US Election Affects PEMEX, Oil Prices RiseBy Peter Appleby | Thu, 11/12/2020 - 17:14
The US election is far from over with President Donald Trump refusing to accept the victory of democratic challenger Joe Biden. Despite this, discussions on how the change in administration could impact Mexico, and PEMEX in particular, have begun. One of PEMEX’s major investments in the next couple of years is likely to be well intervention, Rystad Energy reckons. Meanwhile, OPEC revised down its 2021 oil demand figures but good news from vaccine trials saw oil prices jump regardless.
All this and more in The Week in Oil and Gas.
The outcome of the US Presidential Election, won by Joe Biden but being challenged by President Donald Trump, could have a major impact on PEMEX’s ability to pay off its heaving debt. The consequence of the result on the Mexican peso against the US dollar could add weight to the debt, should the peso fall in value.
Added to this are the as-of-yet unknown policy decisions that the likely victor, Joe Biden, and his team will make. Though a great supporter of USMCA, as well as the original NAFTA agreement, he has recently criticized the agreement for creating a substantial trade deficit between the US and Mexico. Biden has also pushed a New Green Deal, which he says will pump trillions of dollars towards green energies. If successful, the New Green Deal could reduce PEMEX’s attractiveness and see funds turn elsewhere.
Though operators have deferred drilling plans, Mexico will see heavy investment into well intervention techniques like IOR and EOR as the country’s maturing wells demand production assistance.
Intervention activities will require investment of over US$3 billion between 2021 and 2023, with 70 percent of that money being spent in the offshore area where mature mega fields like the Cantarell Complex lie.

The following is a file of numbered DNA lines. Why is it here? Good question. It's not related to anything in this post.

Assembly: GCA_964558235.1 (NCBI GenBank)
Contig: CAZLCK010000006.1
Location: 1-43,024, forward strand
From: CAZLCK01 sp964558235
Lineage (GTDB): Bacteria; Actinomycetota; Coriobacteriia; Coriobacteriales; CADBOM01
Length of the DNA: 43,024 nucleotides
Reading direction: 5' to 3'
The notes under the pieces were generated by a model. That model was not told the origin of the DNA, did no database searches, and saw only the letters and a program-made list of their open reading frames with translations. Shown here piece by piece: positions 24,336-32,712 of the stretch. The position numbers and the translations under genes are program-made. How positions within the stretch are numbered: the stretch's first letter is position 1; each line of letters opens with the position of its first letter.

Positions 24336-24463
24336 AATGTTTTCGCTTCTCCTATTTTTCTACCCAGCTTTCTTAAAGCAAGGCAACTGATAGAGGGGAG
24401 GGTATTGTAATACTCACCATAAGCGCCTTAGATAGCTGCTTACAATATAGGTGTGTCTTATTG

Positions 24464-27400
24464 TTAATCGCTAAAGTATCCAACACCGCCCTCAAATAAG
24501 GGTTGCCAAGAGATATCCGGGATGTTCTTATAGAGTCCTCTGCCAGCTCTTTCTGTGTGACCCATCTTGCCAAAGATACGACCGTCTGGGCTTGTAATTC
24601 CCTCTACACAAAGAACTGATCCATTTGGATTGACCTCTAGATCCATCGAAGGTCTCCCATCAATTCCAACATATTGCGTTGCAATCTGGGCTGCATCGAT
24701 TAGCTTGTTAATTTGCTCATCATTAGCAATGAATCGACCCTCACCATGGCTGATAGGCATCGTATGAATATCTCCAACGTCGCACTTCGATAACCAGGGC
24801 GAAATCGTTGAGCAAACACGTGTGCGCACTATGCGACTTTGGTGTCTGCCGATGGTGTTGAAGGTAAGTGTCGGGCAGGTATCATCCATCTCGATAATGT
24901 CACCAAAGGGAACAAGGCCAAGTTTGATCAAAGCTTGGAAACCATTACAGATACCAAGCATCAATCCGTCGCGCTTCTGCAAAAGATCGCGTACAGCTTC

Mexican production has dropped consistently since its peak of 3.454MMb/d in December 2003. PEMEX and new private players have been working hard to raise production again and PEMEX is forecast to hit 1.94MMb/d by the end of the year. Intervention should play a big role in this resurgence.
OPEC’s Monthly Oil Market Report forecasts that demand in 2021 would be 96.26Mboe/d, which was a small reduction from its forecast in October, which was 96.84Mboe/d. According to the report, the lockdowns enforced in Europe during October, have forced the reconsideration. This should not lead to the type of situation seen in April, when oil prices went negative.
Despite OPEC’s report, prices have jumped since Pfizer/BioNTech announced that its COVID-19 vaccine candidate had registered a 90 percent success rate. The Mexican crude barrel has risen 12.4 percent since Monday and is now valued at US$39.15 per barrel, reports El Economista. The US WTI and Europe’s Brent mix have also enjoyed price rises of 11.6 percent and 11.03 percent respectively. WTI is at US$41.45 per barrel while Brent is at US$43.80 per barrel.